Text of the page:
Can Sleep Deprivation Worsen Your Chronic Pain?
Lack of Sleep Can Lead to Increased Pain
For millions of Americans across the country, chronic pain is a regular part of their lives. While some cases may be minor, others experience excruciating pain that makes simple tasks, such as getting out of bed or tying their shoes, next to impossible. Your pain may be the result of a host of different conditions and illnesses, with some being more severe than others. Furthermore, certain things can worsen your chronic pain that aren’t always directly linked to your pain. Some of these include a poor diet, overuse, underlying health conditions, and even sleep deprivation.
Many people understand that chronic pain can cause sleep deprivation on its own, but the opposite is also accurate – poor sleep or lack of quality sleep may increase your level of pain. According to a variety of studies and research, getting enough sleep each night can reduce your symptoms of chronic pain. The better your sleep quality, the less pain you will feel. This can be a challenge, especially for those whose pain is debilitating. However, there are things you can do to improve your sleep quality and prevent sleep deprivation.
Chronic pain can be debilitating and soul-crushing at times. You may be looking for any option to help relieve this pain. Getting enough quality sleep can help reduce your pain. However, if your pain persists, the pain management doctors at Texas Partners Healthcare Group are here to help you.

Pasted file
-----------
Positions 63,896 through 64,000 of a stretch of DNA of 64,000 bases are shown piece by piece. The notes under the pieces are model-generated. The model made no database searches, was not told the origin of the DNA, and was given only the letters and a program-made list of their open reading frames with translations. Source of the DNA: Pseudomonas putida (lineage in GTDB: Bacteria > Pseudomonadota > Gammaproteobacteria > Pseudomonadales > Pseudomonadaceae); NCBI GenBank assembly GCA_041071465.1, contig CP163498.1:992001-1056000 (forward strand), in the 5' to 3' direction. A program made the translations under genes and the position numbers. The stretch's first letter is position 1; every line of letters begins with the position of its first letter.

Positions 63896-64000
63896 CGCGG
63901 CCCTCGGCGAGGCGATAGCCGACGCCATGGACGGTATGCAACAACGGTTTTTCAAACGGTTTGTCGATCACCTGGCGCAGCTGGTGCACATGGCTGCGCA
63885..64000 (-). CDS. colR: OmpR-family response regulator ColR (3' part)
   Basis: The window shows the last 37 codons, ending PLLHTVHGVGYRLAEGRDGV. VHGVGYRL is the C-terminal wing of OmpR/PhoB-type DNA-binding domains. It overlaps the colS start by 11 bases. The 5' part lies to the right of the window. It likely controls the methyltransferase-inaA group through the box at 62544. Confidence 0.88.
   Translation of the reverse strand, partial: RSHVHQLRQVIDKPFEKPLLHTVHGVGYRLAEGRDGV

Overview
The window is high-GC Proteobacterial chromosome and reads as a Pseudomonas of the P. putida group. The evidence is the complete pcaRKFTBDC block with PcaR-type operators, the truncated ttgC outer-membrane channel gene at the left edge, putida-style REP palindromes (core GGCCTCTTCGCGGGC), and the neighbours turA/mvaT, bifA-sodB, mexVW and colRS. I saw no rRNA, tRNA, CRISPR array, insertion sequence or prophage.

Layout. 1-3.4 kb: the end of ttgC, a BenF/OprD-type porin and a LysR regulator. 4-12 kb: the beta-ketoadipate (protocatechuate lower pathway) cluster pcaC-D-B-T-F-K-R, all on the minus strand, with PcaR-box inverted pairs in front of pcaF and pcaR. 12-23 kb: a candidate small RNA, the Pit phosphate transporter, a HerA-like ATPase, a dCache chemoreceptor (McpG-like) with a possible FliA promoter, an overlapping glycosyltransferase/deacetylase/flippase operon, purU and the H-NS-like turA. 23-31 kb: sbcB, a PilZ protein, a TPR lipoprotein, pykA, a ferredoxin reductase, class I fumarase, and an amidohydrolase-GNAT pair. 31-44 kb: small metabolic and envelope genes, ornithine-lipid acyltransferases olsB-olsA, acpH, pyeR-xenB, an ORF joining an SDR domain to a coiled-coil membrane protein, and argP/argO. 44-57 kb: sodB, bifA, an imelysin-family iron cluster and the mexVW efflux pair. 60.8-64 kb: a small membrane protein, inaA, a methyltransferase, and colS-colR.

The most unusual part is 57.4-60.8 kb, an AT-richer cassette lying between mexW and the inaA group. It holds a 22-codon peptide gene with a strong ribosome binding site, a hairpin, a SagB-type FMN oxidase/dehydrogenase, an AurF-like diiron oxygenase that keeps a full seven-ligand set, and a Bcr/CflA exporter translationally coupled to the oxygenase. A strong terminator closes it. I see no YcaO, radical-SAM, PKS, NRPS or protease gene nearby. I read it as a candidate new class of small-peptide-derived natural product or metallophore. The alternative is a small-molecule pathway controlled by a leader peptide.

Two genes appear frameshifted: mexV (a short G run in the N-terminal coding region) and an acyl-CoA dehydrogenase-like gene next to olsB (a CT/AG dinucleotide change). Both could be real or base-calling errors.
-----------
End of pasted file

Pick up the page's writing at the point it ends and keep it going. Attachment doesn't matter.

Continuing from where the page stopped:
Sleep Deprivation’s Impact
Most people think the main link between sleep and pain is that pain leads to poor sleep quality. However, poor sleep can worsen your chronic pain, as well. When you get enough sleep, you give your body the time it needs to replenish and refresh. Your body can heal during slumber, but when you aren’t getting good sleep, your body cannot refresh and heal as it should. According to the Centers for Disease Control and Prevention (CDC), adults who do not get the expert-recommended seven hours of sleep a night are more likely to report one of the top ten chronic health conditions, as opposed to heavy sleepers.
Unfortunately, poor sleep is quite common throughout the country. According to the American Sleep Association, between 50 and 70 million U.S. adults suffer from a sleep disorder, such as insomnia or sleep apnea. If you have a sleep disorder or struggle to get quality sleep, your chronic pain may worsen over time.
Researchers at UC Berkeley conducted a study that looked at the brain activity of people suffering from sleep deprivation experiencing pain to learn more about the connection between the two. Their findings revealed an increase in activity in the somatosensory cortex, the area that processes sensations in the body and where pain sensitivity increases. They also discovered that sleep deprivation reduced the activity related to pain relief, particularly the regions that control the release of dopamine, the body’s feel-good hormone.
As you can see, a lack of sleep can have drastic effects on your pain. And the research doesn’t stop there.